A young, red-hooded girl walked through the woods all alone. All of a sudden the Wolf popped out of nowhere. What was Little Red to do? Was she to trust the Wolf? That has been the conflicting turmoil in both of Red’s stories. As a gullible young girl in Charles Perrault’s “Little Red Riding Hood,” Red blindly believed the Wolf. “I am going to see my grandmother,” Red told the Wolf (Griffith and Frey 10). That naïve nature caused Red to seem young and clueless. Negative consequences arose form Red’s cluelessness, causing Red and her Granny to get hurt. The lesson learned from Little Red in that story was not to trust strangers. Throughout “Hoodwinked, Red took on a different attitude about her situation. Red took action and assaulted the Wolf when he approached her. She found the Wolf to be untrustworthy and was qu...
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...errault also portrayed a very accurate display of how thoughtlessness can cause you to be the target of someone’s schemes. The film “Hoodwinked” taught that jumping to conclusions can be catastrophic as well. When one accuses an innocent person of a crime they did not commit, it causes one to be blind-sighted to what is really happening. People make mistakes and teachings are learned through them. As seen in the two versions of Little Red Riding Hood, different lessons are learned through different circumstances. When one goes through different situations, their entire character determines the outcome.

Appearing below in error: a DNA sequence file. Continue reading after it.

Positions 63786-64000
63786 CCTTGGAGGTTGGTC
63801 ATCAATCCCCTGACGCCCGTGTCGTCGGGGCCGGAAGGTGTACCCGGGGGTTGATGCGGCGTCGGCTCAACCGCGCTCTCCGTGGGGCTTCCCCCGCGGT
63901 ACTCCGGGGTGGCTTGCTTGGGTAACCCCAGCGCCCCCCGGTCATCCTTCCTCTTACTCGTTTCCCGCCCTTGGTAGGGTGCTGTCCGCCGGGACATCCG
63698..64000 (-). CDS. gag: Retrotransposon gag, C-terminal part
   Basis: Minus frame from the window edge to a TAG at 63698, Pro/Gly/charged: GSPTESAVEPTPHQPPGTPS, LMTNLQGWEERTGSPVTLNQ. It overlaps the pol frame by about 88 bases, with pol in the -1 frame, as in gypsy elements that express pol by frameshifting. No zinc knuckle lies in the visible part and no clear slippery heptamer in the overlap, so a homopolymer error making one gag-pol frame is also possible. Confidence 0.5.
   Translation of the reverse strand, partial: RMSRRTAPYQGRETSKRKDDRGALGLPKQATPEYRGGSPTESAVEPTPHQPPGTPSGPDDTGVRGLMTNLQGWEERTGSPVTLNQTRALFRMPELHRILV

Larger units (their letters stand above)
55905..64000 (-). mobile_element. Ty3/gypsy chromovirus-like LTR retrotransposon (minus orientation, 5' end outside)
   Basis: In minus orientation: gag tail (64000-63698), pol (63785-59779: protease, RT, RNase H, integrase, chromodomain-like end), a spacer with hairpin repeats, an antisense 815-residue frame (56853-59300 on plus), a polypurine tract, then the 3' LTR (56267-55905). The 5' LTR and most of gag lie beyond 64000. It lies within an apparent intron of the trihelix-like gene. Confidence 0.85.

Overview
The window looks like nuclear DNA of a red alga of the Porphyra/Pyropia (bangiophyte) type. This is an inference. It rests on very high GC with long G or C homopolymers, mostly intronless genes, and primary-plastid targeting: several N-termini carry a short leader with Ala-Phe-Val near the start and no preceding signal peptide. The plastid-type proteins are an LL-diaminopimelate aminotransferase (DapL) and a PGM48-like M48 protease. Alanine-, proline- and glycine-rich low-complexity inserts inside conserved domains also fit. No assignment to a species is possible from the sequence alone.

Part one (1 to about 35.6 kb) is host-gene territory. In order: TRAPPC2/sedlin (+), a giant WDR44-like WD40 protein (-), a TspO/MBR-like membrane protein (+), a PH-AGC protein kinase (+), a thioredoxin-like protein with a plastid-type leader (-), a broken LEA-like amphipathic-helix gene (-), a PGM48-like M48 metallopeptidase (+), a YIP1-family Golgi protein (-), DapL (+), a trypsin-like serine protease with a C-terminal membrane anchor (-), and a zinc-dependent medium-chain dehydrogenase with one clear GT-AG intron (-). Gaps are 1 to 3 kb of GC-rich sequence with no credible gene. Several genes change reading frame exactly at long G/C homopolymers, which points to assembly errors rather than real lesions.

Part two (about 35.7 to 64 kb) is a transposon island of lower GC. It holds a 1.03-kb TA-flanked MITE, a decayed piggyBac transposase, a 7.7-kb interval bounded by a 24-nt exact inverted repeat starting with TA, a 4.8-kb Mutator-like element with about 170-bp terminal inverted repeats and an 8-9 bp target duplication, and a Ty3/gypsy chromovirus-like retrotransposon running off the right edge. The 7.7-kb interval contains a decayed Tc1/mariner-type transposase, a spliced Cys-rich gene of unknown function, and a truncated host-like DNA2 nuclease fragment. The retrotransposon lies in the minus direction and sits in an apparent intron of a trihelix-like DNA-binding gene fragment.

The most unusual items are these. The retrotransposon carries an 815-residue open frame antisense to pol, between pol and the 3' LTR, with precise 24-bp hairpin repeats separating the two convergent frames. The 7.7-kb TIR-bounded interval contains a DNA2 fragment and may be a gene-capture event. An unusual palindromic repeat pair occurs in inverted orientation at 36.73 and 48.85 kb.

Griffith, John W. and Charles H. Frey. "Classics of Children's Literature." Perrault, Charles. Little Red Riding-hood. Upper Saddle River: Pearson Prentice Hall, 2005. 10-11. Print.
Hoodwinked. Dir. Cory Edwards. Perf. Anne Hathaway, et al. 2005. DVD.
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